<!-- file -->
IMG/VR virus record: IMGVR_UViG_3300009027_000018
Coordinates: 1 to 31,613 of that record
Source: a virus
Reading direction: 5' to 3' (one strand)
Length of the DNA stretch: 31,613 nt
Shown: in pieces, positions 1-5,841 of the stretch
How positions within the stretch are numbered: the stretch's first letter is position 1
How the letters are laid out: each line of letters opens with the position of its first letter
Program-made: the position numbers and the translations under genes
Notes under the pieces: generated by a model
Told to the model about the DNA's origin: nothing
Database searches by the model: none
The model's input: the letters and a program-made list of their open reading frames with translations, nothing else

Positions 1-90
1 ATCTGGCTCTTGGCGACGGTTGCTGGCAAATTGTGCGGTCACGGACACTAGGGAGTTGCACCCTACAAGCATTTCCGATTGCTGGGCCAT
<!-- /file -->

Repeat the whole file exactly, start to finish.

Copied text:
IMG/VR virus record: IMGVR_UViG_3300009027_000018
Coordinates: 1 to 31,613 of that record
Source: a virus
Reading direction: 5' to 3' (one strand)
Length of the DNA stretch: 31,613 nt
Shown: in pieces, positions 1-5,841 of the stretch
How positions within the stretch are numbered: the stretch's first letter is position 1
How the letters are laid out: each line of letters opens with the position of its first letter
Program-made: the position numbers and the translations under genes
Notes under the pieces: generated by a model
Told to the model about the DNA's origin: nothing
Database searches by the model: none
The model's input: the letters and a program-made list of their open reading frames with translations, nothing else

Positions 1-90
1 ATCTGGCTCTTGGCGACGGTTGCTGGCAAATTGTGCGGTCACGGACACTAGGGAGTTGCACCCTACAAGCATTTCCGATTGCTGGGCCAT